Middle Childhood Intervention 6-12:

Category — 4.3 Ten to Twelve: Language Development

Language Development

The language that 10 to 12 year olds use is almost as complex as the adults’ language. Children this age are now playing with words and delight in the use of word-based problems. They are able to change the complexity of their language to fit the audience they are speaking to and the situation they are in. In fact, there is very little that children at this age cannot do, when it comes to language. They can understand figurative speech, and ironic remarks and comments. Any delay in any area of language at this age should be taken seriously. The child who is exhibiting such delays should be referred to a speech and language pathologist  or a psychologist, for a full evaluation.


There are warning signs when it comes to expressive language delays. A child may:

  • still be unable to speak in full and complex sentences;
  • struggle with the use of negation; for example, “I cannot go today;”
  • struggle with the use of “wh” questions (for example: what’s for dinner?);
  • be unable to use the passive form (For example: “The cat was chased by the dog.”);
  • be unable to use figurative language (For example: “It is raining cats and dogs.”); and may actually look at the sky to see if cats or dogs are coming down;
  • be unable to use “ironic” statements;
  • continue to struggle with irregular plurals (For example, mice and feet);
  • continue to struggle with the irregular past tense (For example: “He ate and then slept”);
  • talk repeatedly about the same topic, over and over again;
  • be unable to explain his or her ideas, in more than one way;
  • be unable to give complex directions (for example: to get to my house, take a left on Pine street, then a quick right at Oak street and then another quick left at Fir street);
  • forget what word he or she wanted to use, using a “generic” word instead (for example, forgetting the breed of dog the neighbors have, like a Labrador or Lab, and using the word “dog” instead);
  • struggle with the use of abstract terms (such as “justice” and “freedom”).


When a child experiences delays in receptive language, he or she may:

  • be unable to understand complex directions (for example, “Please take the book that is on the shelf and put it under the table.);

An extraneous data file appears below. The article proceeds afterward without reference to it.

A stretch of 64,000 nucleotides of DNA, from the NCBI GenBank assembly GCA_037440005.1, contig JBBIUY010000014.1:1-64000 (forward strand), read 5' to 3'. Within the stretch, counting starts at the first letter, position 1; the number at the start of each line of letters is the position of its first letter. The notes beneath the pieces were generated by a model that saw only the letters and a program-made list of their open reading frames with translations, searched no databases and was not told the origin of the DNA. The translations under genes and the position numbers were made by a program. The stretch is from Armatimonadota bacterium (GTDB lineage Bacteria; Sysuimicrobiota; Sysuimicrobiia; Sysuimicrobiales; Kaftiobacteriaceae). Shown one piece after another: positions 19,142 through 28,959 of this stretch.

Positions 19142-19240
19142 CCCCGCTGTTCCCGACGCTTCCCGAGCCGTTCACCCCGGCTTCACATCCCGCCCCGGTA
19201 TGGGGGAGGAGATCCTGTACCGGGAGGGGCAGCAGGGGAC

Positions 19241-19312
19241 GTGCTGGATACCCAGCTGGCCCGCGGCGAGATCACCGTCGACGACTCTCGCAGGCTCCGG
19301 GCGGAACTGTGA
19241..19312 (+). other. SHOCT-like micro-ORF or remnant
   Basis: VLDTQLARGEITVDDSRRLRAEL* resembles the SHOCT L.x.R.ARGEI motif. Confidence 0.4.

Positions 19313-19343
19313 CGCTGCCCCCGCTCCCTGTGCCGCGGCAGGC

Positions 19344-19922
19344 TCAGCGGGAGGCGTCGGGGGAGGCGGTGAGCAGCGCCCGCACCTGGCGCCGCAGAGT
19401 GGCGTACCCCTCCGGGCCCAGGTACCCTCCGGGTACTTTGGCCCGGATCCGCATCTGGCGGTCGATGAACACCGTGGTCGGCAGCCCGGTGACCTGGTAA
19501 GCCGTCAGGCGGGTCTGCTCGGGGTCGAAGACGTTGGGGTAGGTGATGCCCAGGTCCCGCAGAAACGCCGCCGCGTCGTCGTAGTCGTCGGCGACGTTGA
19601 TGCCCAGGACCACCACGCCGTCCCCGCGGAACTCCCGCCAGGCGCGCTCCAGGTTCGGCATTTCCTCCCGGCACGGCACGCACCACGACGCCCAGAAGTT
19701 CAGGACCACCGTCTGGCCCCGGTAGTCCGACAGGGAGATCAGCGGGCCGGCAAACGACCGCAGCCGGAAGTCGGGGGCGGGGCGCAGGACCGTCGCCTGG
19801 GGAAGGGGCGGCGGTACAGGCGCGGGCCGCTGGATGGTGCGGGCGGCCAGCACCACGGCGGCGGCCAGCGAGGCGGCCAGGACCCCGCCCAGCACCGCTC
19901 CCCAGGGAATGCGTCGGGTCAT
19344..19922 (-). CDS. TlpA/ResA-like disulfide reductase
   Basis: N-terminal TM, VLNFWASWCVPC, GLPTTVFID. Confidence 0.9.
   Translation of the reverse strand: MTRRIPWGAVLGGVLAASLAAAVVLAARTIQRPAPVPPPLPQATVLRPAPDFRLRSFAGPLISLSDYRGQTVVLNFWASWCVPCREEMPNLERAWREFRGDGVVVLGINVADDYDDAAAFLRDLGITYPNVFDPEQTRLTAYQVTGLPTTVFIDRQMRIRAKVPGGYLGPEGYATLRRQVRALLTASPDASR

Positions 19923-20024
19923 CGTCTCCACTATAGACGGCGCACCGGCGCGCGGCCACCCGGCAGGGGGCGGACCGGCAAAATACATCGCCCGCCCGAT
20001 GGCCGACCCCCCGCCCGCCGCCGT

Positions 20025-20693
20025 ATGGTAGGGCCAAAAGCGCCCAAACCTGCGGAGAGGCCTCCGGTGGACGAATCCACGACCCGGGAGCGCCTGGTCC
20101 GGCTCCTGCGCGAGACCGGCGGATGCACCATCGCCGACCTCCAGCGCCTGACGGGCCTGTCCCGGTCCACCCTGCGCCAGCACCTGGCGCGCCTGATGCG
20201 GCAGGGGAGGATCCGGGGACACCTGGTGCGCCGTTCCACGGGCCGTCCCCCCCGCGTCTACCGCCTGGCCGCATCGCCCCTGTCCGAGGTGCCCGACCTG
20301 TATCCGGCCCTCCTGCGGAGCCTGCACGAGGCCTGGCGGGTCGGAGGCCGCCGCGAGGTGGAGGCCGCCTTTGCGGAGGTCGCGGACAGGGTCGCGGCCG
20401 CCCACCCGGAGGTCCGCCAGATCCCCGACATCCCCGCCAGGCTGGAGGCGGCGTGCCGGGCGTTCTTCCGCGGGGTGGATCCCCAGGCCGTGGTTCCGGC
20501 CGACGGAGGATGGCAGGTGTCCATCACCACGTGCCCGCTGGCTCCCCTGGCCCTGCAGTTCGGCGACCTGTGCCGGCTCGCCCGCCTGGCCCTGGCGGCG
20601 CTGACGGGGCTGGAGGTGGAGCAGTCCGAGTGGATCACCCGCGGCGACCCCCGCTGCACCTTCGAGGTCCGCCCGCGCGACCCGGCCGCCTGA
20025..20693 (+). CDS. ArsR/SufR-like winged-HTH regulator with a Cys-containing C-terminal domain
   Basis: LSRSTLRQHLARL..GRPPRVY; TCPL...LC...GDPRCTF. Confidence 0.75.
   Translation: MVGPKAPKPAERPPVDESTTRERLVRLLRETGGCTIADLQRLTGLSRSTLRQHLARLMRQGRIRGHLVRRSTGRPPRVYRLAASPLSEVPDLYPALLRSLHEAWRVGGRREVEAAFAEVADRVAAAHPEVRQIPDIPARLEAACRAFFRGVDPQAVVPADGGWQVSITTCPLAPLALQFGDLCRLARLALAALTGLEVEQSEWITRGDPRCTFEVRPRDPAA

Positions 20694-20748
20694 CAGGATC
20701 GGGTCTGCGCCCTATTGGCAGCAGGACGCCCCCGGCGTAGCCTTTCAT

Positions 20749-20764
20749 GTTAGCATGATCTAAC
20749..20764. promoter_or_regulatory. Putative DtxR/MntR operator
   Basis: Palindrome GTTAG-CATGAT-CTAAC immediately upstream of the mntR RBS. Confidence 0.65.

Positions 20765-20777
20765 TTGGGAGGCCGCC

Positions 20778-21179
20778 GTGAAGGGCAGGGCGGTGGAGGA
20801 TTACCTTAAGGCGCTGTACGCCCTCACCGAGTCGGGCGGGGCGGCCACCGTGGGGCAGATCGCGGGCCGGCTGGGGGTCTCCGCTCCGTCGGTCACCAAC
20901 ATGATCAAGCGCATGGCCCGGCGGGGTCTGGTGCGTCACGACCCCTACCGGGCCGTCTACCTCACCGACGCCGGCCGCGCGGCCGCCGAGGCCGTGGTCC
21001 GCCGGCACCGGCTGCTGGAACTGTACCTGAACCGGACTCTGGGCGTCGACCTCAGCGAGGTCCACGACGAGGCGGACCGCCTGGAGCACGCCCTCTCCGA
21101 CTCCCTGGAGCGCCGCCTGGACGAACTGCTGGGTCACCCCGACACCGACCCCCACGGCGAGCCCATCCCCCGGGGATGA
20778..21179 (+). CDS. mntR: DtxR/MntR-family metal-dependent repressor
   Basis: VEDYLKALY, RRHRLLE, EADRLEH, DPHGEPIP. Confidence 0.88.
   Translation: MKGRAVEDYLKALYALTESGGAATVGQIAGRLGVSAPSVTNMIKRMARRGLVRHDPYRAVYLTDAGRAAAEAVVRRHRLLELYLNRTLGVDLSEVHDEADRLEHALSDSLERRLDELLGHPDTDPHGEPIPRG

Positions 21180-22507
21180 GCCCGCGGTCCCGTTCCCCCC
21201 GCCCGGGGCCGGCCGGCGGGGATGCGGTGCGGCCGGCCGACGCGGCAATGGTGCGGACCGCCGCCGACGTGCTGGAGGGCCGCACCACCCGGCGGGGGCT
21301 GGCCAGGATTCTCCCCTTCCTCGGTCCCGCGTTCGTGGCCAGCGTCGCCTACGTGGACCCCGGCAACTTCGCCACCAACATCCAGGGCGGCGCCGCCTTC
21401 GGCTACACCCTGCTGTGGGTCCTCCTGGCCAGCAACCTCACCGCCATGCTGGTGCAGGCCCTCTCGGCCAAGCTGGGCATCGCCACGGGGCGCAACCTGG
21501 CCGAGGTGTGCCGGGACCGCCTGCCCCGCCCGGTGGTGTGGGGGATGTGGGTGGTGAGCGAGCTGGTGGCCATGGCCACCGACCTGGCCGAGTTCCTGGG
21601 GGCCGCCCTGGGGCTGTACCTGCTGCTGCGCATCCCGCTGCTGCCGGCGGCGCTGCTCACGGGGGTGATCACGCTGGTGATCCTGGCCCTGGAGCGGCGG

• be unable to understand the main topic in a conversation;
  • be unable to understand figurative language (for example, “zip it” and may appear confuse and want to fix his or her zipper);
  • be unable to understand ironic statements;
  • miss the meaning behind a “joke”;
  • struggle with understanding of the passive form (for example, “The book was carried by the teacher.”).
  • get mixed up between male and female terms (he versus she, or him versus her);
  • seem to understand only the first part of a complex or long sentence;
  • struggle with the understanding of abstract terms (such as “freedom” and “justice”).


There are warning signs when it comes to delays in pragmatics. A child may:

  • be unable to carry on a ten-minute conversation with adults;
  • be unable to carry on a ten-minute conversation with peers;
  • be unable to wait for his or her turn in a conversation;
  • be unable to stay on topic and will instead go off on tangents (that is, the child starts talking about cars and then suddenly shifts to talking about the weather);
  • struggle with the understanding of para-verbal cues (saying hmmm) and with non-verbal cues (nodding in agreement);
  • be rather quiet when around others most of the time;
  • get too close to others when talking to them (unless appropriate to do so, in the child’s culture); for example, some parents have described this as “breathing constantly on someone” when child needs to communicate something or share something with adults or other children;
  • only talk about things that are of interest to him or her;
  • attempt to join a conversation even if he or she has been given clear signals that she is not welcome to do so.


In addition to difficulties listed for children between 5 and 10 years old There are warning signs when it comes to delays of articulation. A child may:

  • not be able to pronounce all sounds in their native language, including the difficult ones (for example: the “zh” sound in “pleasure”).
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May 6, 2012   No Comments